The Centers for Disease Control and Prevention advisers will discuss who should receive additional doses of the Moderna and Johnson & Johnson vaccines. They also plan to address the larger question of whether people should be given a booster of a different brand than their original vaccination.
As part of a federal effort to increase booster access for the U.S. population, the Food and Drug Administration approved both steps on Wednesday. The final blessing comes from the CDC, which is guided by an advisory panel.
Two-thirds of Americans who are eligible for COVID-19 shots have been fully vaccinated. Several million people have received additional doses from Pfizer's vaccine since the FDA and CDC approved it last month. Although health officials hope that boosters will increase immunity to milder coronavirus infection, all vaccines offer strong protection against death and hospitalizations. It is still a priority for those who are not vaccinated to get their first shot.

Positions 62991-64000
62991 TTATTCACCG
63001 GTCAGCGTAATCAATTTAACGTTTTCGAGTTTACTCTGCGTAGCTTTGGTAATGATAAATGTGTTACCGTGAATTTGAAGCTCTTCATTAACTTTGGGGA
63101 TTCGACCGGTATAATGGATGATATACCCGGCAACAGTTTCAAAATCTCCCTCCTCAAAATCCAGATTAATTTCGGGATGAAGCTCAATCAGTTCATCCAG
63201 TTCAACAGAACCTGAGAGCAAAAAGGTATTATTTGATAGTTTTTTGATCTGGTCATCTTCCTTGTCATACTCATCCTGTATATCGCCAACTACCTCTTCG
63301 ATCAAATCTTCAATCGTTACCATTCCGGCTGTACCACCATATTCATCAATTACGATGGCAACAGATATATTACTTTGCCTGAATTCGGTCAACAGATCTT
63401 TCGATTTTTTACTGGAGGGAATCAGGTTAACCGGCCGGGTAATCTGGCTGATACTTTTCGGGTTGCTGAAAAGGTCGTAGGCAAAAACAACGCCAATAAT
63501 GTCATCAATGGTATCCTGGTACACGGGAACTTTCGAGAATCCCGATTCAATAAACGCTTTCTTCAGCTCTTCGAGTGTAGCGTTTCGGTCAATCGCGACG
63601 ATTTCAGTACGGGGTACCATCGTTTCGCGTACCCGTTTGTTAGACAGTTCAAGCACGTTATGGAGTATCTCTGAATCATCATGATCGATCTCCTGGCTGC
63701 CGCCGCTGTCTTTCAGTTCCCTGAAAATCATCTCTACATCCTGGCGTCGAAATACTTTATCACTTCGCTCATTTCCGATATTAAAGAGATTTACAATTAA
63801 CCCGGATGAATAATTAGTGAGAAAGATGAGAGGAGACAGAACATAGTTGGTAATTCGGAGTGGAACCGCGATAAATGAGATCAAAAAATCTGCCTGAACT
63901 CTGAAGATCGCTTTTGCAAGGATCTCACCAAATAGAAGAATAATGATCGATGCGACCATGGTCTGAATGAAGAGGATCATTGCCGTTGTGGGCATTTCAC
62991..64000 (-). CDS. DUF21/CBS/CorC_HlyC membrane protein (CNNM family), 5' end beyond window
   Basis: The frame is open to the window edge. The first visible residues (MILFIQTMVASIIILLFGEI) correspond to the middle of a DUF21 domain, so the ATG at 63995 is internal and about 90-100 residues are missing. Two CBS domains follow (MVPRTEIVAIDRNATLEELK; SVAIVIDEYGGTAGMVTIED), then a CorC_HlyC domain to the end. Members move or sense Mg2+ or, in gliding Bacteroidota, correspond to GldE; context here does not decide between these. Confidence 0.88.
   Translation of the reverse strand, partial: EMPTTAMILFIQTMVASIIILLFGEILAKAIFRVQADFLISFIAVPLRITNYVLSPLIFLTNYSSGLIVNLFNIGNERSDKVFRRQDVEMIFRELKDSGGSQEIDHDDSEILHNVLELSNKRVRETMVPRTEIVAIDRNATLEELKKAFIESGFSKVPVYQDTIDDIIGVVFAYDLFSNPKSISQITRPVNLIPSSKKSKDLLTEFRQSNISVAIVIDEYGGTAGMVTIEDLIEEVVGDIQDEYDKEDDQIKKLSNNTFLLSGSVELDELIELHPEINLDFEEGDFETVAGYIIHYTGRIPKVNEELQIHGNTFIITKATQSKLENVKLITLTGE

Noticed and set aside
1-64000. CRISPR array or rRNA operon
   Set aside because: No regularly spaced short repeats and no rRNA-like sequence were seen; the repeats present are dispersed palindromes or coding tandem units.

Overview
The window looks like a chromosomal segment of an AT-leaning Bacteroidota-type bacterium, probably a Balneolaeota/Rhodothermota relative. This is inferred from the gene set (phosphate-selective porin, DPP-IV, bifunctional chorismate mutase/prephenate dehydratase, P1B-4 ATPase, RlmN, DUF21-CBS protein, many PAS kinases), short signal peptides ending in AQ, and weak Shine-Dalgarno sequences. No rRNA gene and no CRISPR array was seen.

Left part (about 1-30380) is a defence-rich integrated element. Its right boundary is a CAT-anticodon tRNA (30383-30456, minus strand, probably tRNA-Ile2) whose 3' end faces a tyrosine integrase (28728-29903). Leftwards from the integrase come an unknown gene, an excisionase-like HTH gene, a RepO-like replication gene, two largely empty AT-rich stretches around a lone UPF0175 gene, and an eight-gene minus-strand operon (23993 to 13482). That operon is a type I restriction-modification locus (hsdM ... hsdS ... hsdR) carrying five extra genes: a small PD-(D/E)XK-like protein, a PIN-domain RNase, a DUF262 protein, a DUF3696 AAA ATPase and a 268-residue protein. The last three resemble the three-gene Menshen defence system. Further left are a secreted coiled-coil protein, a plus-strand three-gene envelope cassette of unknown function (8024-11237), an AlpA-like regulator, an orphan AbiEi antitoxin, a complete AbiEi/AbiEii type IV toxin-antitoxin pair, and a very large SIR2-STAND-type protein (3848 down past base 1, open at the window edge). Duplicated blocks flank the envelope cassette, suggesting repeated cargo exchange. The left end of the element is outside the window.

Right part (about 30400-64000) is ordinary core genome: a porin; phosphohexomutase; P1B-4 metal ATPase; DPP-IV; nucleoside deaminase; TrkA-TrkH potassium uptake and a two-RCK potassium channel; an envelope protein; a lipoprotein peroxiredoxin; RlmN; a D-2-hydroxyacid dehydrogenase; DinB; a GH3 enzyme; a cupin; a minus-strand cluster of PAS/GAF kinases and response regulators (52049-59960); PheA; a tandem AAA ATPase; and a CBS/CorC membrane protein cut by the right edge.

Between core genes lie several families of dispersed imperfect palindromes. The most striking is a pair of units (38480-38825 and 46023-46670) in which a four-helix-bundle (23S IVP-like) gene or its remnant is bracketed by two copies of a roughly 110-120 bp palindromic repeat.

"For most individuals, in most circumstances, death from COVID-19 is vaccine-preventable," said CDC adviser Dr. Matthew Daley of Kaiser Permanente Colorado.
Moderna's half dose booster for these same groups was cleared by the FDA six months after its last shot.
The FDA stated that J&J's one-shot vaccine requires all U.S. patients to wait two months after their first vaccination. According to the FDA, any adult who received J&J should be eligible for a booster. This decision was based on research that showed a single dose of J&J vaccine was significantly less effective than two doses of Moderna or Pfizer.
The FDA allowed anyone who is eligible for a booster to receive any of three approved brands. The FDA stressed that it is practical to be able get any booster offered by a clinic or pharmacy, especially in institutions where residents have had different shots over the years.
Nearly 190 million Americans have been fully vaccinated against COVID-19. J&J recipients make up only 15 million.